From 1749 Boishébert was again in Acadia. At this time the boundary question, unresolved since 1713, was taking a new turn: France had decided to set the limits of Acadia at the Missaguash River [see Jean-Louis Le Loutre]. Boishébert was sent to the mouth of the Saint John River to oppose any attempt by the British to establish themselves there. A lively discussion took place immediately after his arrival when John Rous*, the senior British naval officer on the Nova Scotia station, arrived to claim the mouth of the Saint John for the British. Boishébert nonetheless remained firm. He rebuilt Fort Menagouèche (Saint John, N.B.) and, disguised as a fisherman, went up and down the coasts of Acadia in order to assess the Acadians’ loyalty to France.
In 1751 Governor La Jonquière [Taffanel*] gave Boishébert the honour of carrying the official dispatches to France; at court he received a gratuity of 2,000 livres. The next year he was back in Canada, and he soon became involved in the west once more. To counter the threat of British expansion into the Ohio valley, Governor Duquesne had decided to link Lake Erie to the Ohio by a series of forts. Boishébert, whom the governor described as “a very zealous and deserving officer,” led an advance detachment which left Montreal in February 1753 to prepare for the arrival of the main force. He landed at Presqu’île (Erie, Pa) early in May 1753 and apparently spent the summer in the region, under the orders of Paul Marin* de La Malgue, who was in command of the expedition. On 28 August he was put in charge of Fort de la Rivière au Bœuf (Waterford, Pa), but he held this posting only briefly.
By late autumn Boishébert was back in Quebec. In 1754 he again left for Acadia, with the title of commandant of Fort La Tour, at the mouth of the Saint John, and there he worked to counter persistent British efforts to establish themselves. He also made a study of the harbours between Acadia and Boston. The capture of Fort Beauséjour (near Sackville, N.B.) on 16 June 1755 by Monckton’s forces marked a turning-point in Boishébert’s career. Immediately after the fort fell, the British commander dispatched a large detachment against the handful of militiamen at Fort La Tour. As there was no hope of a successful outcome, Boishébert burned his fort before the enemy arrived and sought refuge among the local populace, continuing meanwhile to fight the enemy. The rest of his career in Acadia was spent working to secure the Acadians’ loyalty to France, bringing to French territory as many of those in British-occupied regions as possible, and with the Indians’ help constantly skirmishing against the enemy.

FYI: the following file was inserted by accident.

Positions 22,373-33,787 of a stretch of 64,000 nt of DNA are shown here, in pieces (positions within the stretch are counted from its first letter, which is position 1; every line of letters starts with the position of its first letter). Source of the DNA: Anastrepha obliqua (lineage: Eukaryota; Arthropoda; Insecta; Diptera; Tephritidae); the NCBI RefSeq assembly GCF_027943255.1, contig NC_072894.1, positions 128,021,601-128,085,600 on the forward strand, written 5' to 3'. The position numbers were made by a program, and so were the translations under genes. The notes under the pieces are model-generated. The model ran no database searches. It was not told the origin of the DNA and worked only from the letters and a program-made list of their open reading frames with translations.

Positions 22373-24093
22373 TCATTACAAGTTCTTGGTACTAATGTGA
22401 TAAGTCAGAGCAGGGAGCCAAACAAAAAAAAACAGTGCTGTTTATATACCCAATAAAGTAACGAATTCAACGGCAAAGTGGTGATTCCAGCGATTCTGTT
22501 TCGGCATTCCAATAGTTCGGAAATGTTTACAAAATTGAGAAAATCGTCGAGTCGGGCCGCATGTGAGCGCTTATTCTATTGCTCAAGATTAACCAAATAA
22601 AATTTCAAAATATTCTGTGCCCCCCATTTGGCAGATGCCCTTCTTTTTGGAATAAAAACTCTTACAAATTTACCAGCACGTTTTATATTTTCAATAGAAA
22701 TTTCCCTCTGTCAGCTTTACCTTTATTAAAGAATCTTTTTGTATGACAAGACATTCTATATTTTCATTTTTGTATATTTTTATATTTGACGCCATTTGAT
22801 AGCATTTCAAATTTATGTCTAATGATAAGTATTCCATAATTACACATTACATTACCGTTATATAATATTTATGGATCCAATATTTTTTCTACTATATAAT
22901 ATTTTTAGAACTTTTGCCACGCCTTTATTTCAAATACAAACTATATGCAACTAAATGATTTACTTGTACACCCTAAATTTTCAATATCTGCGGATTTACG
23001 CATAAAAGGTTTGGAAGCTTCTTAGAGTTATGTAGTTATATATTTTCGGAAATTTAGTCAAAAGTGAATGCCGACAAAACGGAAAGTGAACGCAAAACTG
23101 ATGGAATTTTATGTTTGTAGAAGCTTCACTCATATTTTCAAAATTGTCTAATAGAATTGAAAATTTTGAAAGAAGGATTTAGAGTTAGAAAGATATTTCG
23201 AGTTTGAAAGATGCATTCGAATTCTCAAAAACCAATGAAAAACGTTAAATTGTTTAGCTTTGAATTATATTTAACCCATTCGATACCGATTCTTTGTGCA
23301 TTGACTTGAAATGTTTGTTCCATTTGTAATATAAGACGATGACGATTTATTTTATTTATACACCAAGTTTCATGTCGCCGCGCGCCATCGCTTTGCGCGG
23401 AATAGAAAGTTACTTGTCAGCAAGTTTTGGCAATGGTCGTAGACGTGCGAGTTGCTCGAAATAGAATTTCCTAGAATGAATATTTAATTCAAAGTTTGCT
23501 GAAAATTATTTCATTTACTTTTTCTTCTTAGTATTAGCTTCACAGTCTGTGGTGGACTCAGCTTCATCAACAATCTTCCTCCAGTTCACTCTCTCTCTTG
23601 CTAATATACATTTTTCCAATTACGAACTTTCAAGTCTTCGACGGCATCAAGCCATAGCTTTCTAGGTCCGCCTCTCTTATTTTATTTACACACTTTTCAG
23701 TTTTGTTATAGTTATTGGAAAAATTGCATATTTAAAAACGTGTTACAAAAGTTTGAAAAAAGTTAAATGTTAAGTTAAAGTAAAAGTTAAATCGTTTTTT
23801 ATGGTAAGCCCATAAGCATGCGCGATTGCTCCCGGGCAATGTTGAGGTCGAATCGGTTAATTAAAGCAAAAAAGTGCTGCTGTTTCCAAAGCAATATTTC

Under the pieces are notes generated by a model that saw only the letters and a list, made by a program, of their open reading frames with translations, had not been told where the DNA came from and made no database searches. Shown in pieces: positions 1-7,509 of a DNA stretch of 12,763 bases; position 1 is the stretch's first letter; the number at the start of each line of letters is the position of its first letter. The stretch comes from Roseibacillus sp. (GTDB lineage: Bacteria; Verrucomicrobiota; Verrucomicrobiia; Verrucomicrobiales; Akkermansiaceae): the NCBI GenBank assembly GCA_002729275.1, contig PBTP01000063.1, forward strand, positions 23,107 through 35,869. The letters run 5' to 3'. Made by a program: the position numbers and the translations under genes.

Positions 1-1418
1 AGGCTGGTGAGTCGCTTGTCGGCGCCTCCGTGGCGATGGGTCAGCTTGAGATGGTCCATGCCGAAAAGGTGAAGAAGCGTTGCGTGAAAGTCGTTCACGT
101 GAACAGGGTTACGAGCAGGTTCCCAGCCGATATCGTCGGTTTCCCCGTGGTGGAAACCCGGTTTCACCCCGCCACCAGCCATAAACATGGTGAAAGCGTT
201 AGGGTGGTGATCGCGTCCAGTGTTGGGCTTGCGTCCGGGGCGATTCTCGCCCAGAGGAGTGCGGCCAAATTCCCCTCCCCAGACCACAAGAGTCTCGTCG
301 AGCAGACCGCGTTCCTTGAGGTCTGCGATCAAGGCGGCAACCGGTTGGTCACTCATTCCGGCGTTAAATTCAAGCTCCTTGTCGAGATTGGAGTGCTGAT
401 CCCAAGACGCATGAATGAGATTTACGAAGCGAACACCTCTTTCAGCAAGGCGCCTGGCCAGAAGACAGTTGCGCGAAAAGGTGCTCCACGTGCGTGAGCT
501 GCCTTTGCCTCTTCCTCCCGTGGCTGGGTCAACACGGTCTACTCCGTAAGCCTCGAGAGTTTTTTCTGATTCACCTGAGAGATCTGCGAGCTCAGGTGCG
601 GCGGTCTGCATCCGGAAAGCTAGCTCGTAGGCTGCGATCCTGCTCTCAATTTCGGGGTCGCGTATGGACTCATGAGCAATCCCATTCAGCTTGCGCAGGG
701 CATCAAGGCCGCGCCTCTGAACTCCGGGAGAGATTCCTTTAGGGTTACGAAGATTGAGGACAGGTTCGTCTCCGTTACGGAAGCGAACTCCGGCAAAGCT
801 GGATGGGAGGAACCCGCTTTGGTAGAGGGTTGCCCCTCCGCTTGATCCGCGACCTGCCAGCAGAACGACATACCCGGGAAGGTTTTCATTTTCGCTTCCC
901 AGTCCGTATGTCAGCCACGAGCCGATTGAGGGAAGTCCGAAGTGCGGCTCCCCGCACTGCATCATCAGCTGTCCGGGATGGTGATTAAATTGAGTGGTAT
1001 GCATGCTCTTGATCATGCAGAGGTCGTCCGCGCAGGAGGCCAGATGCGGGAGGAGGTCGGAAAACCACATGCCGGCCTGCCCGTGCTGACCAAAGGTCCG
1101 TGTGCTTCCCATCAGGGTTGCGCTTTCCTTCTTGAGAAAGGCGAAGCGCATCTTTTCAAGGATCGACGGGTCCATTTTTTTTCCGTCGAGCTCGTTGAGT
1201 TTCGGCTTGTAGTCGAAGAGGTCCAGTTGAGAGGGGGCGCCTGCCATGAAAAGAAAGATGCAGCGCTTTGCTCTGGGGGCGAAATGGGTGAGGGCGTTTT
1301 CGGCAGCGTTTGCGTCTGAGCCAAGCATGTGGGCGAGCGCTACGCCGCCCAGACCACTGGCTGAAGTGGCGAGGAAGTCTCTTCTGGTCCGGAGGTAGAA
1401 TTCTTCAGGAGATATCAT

Shortly after the capture of Fort Beauséjour Boishébert learned that the British intended to attack the villages of Chipoudy (Shepody), Petitcodiac (near Hillsborough), and Memramcook; he immediately left for Chipoudy but arrived too late to prevent the village from being destroyed. On 3 Sept. 1755, however, he confronted a British detachment at Petitcodiac. After three hours of desperate struggle, during which they suffered heavy losses, the British fled. Boishébert, who had lost only one man, returned to the Saint John River with 30 of the most destitute families.